Four downs: Keys for Ohio State-Indiana

COLUMBUS, Ohio -- Critical areas for the Buckeyes as they continue Big Ten play with their second road trip, this one a visit to Indiana on Saturday (TV: BTN, 8 p.m.).


Smash and grab: After flexing its muscles a week ago, Ohio State now gets a crack at the only rushing defense in the Big Ten weaker than the one it carved up in a blowout win over Nebraska.

Carlos Hyde is going to get another workout against the Hoosiers and will likely see more action out of the Wildcat. Braxton Miller is always going to be a factor on the ground, and the Buckeyes will use his mobility to help counter a few blitz packages Indiana has put on film this season. And even without Jordan Hall for another week, Ohio State could get a third wheel involved after Rod Smith impressed during his short cameo last week, an appearance capped with a 33-yard touchdown run.

The Buckeyes have talked openly about expanding the passing game moving forward, but against the Hoosiers, that might not be necessary.


Loose change: One way to avoid letting a lack of depth at linebacker impact a defense is to decrease the number of players lining up at that position, and the Buckeyes are likely to take that route at least for a week.

Joshua Perry and Camren Williams have emerged as a couple viable candidates to fill in for injured senior Etienne Sabino at outside linebacker, but against Indiana, it might be up to a defensive back more often to pick up the slack.

The Hoosiers lead the Big Ten in passing by a wide margin with their version of the spread offense, airing it out for more than 300 yards per game so far this season. The Buckeyes will matchup with that by playing at least one extra guy in the secondary most of the time, and the return of C.J. Barnett at safety will give defensive coordinator Luke Fickell more ways to tinker with the lineup in the backend.


What a rush: Aside from relying on the secondary to make plays behind those linebackers, the Buckeyes can also disrupt the Hoosiers with some production in front of that unit. And lately they've been getting the type of impact from the defensive line it expected all along.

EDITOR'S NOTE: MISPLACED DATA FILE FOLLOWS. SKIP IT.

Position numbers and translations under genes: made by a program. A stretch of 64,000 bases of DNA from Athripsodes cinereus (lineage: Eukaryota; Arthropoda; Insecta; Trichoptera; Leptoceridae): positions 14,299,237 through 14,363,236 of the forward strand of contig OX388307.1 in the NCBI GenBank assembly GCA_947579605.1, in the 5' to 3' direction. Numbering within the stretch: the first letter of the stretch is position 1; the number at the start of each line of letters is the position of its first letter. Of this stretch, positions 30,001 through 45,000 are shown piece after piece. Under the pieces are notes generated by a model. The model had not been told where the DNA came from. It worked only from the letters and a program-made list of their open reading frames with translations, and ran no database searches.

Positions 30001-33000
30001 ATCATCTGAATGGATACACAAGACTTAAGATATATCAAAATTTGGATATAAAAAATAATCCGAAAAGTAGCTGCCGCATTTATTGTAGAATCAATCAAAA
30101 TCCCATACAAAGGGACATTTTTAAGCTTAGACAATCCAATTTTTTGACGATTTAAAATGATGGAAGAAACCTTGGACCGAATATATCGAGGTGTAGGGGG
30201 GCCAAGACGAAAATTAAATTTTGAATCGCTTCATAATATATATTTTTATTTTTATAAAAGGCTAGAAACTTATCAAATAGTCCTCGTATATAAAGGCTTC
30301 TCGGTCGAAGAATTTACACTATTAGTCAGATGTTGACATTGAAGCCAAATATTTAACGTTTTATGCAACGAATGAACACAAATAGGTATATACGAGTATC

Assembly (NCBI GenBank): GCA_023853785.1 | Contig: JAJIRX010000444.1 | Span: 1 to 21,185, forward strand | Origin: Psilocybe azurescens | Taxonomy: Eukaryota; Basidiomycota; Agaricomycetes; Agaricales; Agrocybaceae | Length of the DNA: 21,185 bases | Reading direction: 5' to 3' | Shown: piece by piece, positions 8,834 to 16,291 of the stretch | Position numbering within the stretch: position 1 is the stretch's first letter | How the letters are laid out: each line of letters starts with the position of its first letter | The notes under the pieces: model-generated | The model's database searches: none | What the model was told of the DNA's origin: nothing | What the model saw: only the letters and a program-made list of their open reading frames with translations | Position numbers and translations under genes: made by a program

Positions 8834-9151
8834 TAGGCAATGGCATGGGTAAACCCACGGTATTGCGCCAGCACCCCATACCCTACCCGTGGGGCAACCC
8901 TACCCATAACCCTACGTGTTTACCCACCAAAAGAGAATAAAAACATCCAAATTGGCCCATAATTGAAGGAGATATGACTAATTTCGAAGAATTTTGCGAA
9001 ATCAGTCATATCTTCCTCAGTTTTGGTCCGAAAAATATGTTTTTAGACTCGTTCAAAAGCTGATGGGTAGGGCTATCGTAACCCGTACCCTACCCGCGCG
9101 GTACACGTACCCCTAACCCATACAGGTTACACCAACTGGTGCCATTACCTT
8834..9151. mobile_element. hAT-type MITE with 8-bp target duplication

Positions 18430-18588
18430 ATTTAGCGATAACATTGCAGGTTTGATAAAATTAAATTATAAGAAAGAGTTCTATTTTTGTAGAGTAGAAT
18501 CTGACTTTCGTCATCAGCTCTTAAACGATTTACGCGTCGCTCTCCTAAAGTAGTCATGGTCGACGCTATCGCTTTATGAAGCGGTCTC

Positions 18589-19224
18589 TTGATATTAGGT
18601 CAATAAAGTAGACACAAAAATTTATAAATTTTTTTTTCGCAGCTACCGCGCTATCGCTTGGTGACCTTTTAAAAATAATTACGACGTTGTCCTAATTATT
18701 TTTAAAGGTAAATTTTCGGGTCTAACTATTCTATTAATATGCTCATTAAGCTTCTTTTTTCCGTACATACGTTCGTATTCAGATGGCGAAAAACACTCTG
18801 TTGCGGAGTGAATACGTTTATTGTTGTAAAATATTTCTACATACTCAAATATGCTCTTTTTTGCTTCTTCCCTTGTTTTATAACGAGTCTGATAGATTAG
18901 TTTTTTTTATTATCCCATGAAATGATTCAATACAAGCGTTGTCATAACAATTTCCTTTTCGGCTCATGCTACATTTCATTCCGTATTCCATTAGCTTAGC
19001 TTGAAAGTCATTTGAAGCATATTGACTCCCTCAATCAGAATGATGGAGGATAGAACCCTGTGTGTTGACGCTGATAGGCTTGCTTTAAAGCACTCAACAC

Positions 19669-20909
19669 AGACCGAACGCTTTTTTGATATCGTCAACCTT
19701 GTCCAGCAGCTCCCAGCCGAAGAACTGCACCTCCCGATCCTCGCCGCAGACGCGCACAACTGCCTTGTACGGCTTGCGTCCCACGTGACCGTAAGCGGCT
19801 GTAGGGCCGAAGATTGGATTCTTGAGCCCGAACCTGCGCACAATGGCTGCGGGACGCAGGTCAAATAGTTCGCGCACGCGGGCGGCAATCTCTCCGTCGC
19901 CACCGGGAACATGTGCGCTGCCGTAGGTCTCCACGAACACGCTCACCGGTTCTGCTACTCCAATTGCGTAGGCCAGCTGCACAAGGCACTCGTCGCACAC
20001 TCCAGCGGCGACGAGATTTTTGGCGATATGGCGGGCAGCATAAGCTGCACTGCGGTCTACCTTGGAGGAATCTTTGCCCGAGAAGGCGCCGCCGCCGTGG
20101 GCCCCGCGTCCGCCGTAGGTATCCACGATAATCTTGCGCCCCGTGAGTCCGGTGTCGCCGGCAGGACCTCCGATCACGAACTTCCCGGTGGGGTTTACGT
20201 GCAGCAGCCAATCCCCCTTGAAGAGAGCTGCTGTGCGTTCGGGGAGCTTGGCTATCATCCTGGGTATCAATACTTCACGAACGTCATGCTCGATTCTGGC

Indiana has proven to be effective at keeping its quarterback safe from sacks, particularly with a quick-passing style that gave Ohio State some problems early in the season. But the Buckeyes have a much healthier unit now that John Simon is close to full strength again and Nathan Williams is able to practice more throughout the week, plus having Michael Bennett could offer another option on both the inside and outside to keep the starters fresh.

As long as Johnathan Hankins and Garrett Goebel are eating up space in the middle, the Buckeyes will have a shot to hit the quarterback no matter who they're playing.


Something special: The Buckeyes still have a long way to go before they can claim to have the best collective special teams unit in the country, a goal they have made no secret around the practice facility.

They did start making some progress just about across the board against the Huskers, though, starting with Corey "Philly" Brown's 76-yard punt return for a touchdown. The Buckeyes tried four different returners during the first half of the season with mixed results, but Brown now has the best claim at the job after busting loose behind a handful of road-clearing blocks and flashing his athleticism on the way to the end zone.

The Piranha kickoff coverage unit also had a big outing against the Huskers, with a group of freshmen defensive backs chipping in to help swing field position and continue allowing Urban Meyer to call for high, directional kicks. That group will be put to the test by Indiana, which leads the conference in kickoff return yardage.